Up-to-date details

Everything seems to change faster these days, although in reality fashion has always been fickle. Nevertheless, when you publish business information with technical details, prices, dates or statistics, these seem to need updating almost as soon as you look away.

At least with web sites you can often alter details fast. Details to review regularly could include:

  • range of products – have some been withdrawn or are new ones available? Have specifications changed?
  • prices – have these gone up or down and what about the rate of VAT applicable?
  • dates – do adverts for events now passed need deleting or archiving?
  • special offers – are these still applicable or should details be removed?
  • copyright notices, terms and conditions – are these up to date?
  • employee names and titles – are these current? Has anyone left or joined who needs to be deleted/added?

While it is usually easy to amend web sites, printed material can cause more of a problem. If you produce a large annual brochure, it could be expensive to reprint and distribute an amended version just two months after launching the original. Such publications need careful planning to consider the options of a separate, smaller price list that can be reprinted at minimal cost without reproducing the whole brochure.

What is most important is to have up-to-date information available at all times and to show that you review and amend your material regularly. Changes to information also present opportunities to communicate with potential and existing customers to tell them about new products, events or special offers. By letting people know you have updated your web site you can attract more visitors to it and generate more sales.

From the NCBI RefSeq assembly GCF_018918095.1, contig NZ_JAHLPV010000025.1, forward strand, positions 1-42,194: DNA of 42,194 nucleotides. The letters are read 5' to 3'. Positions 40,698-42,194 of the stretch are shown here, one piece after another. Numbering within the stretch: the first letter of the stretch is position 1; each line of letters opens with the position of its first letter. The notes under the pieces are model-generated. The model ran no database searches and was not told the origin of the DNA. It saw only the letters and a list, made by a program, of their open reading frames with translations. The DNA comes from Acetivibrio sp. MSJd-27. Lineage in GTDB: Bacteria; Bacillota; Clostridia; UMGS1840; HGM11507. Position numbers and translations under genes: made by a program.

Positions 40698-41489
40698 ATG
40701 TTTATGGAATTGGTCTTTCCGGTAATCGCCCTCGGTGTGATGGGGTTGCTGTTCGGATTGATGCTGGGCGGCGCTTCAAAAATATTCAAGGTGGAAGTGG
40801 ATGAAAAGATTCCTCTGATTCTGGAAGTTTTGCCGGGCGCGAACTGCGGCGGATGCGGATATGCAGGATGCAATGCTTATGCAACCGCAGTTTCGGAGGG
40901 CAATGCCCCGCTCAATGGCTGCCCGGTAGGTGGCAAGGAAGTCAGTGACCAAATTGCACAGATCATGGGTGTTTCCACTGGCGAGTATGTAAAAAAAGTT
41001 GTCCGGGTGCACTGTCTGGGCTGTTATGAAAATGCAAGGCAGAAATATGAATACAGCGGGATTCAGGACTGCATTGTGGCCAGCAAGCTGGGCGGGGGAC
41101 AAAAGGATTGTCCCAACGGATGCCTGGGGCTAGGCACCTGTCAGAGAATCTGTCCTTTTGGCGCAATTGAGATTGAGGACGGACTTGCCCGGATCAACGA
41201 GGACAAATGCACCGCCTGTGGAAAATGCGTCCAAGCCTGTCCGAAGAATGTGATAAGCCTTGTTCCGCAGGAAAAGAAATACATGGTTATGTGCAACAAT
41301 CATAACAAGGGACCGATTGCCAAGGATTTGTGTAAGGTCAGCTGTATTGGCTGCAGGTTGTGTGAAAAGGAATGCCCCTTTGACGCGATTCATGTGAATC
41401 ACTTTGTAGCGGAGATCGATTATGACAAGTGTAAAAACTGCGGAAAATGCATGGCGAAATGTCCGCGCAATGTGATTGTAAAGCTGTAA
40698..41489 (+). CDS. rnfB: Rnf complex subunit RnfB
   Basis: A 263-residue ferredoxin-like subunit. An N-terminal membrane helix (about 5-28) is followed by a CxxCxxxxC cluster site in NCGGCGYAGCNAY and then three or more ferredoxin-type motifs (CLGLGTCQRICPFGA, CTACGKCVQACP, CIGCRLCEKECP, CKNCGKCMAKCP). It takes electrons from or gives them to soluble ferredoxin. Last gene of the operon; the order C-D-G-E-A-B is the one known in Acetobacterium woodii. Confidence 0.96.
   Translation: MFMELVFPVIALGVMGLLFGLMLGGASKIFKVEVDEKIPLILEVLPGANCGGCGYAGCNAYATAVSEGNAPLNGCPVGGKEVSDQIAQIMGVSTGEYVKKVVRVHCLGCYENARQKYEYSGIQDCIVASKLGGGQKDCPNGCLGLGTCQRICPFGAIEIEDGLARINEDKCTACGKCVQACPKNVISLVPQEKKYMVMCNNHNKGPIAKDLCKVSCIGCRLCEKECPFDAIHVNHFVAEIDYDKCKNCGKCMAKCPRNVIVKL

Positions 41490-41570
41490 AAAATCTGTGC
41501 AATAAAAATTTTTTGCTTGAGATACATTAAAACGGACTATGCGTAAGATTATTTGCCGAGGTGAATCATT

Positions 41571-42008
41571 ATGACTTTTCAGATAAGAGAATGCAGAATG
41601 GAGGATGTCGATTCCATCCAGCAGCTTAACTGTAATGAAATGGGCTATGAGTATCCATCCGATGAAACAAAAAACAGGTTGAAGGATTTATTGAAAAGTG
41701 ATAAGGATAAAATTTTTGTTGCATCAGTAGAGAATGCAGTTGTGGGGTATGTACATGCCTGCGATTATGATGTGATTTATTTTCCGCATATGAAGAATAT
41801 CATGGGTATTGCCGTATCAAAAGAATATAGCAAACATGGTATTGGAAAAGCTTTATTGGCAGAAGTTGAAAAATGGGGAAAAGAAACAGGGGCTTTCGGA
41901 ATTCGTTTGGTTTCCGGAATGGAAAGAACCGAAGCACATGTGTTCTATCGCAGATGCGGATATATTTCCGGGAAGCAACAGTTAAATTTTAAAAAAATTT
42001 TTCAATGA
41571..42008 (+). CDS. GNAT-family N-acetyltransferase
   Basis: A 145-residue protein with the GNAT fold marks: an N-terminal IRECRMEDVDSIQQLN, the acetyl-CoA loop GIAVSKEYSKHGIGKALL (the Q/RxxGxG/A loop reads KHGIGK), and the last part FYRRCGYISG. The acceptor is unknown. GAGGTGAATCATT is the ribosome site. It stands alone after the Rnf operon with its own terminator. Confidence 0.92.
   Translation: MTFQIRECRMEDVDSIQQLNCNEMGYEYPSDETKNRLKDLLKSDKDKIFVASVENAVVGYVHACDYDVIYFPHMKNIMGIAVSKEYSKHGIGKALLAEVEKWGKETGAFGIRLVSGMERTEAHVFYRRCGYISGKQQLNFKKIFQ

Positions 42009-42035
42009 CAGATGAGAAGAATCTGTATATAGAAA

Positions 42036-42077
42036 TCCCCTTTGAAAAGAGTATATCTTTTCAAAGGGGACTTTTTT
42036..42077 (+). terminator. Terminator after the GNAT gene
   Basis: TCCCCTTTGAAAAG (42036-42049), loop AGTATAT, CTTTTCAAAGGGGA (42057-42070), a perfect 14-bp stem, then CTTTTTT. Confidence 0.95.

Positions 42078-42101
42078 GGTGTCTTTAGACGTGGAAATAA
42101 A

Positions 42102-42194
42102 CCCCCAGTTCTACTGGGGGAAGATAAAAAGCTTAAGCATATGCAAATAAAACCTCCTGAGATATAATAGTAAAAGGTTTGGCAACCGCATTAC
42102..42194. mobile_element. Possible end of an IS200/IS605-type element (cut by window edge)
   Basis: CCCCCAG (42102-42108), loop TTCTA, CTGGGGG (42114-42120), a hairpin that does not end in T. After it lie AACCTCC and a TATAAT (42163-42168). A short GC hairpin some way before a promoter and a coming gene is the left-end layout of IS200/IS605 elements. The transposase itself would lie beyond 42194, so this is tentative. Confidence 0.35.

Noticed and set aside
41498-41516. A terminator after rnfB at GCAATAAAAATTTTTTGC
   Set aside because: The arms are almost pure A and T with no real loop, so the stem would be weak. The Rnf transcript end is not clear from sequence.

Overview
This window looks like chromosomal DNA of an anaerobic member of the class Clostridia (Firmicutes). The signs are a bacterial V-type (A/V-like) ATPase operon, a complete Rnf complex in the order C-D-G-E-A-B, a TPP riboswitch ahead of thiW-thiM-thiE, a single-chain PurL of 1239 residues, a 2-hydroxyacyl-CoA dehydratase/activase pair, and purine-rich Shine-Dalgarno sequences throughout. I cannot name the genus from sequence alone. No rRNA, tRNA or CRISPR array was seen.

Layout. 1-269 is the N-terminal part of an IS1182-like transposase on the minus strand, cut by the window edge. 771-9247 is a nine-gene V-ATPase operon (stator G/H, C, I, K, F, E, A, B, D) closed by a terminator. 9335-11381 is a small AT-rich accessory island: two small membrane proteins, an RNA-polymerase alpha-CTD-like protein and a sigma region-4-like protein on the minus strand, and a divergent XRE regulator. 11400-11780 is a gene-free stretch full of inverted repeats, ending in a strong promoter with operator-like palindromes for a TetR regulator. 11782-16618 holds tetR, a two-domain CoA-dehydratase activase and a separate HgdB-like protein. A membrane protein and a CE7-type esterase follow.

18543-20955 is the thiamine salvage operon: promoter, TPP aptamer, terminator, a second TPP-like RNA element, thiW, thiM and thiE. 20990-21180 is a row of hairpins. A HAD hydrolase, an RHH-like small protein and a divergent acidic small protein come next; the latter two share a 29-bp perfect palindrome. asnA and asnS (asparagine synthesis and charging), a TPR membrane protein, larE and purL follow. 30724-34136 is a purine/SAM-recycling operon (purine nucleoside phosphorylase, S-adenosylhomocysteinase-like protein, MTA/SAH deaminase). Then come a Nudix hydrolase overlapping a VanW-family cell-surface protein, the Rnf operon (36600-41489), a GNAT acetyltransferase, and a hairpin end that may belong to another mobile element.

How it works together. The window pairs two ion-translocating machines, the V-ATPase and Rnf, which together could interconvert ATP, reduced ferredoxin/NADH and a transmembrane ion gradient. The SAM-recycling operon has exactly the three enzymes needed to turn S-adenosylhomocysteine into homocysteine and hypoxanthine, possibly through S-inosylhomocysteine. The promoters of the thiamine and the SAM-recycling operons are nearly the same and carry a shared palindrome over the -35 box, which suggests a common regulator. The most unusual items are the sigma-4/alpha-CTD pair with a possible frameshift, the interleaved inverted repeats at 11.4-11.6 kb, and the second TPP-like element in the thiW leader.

After our last blog, are you focusing on what you can actually do now to develop your communications?

z2zine tomorrow: Choosing communications providers

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Marketing in a cold climate

Although we seem to be surrounded by bad economic news, life has to go on. With reports of job cuts, marketing and advertising cuts, and sales slowing down, it’s easy to panic.

It is wise to control expenditure, but at the same time businesses have to continue marketing and selling if they are to survive, let alone thrive.

There is so much that any business can do. Much of it is common sense and costs little:

• Keep your web site and marketing material up-to-date.

• Identify products and services that are more likely to be required by customers: what do you provide that they cannot do without?

• Focus on any of these areas that are most profitable to you.

• Package products and services so that they are more attractive in a difficult market.

• Keep in contact with existing customers to retain them and/or increase your sales.

• Explore other ways of applying your products, services and expertise. It could be just a case of adding new pages to your web site, a public relations campaign or approaching customers in different sectors.

Whatever happens, your business needs to remain visible and able to reach any customers looking to purchase.

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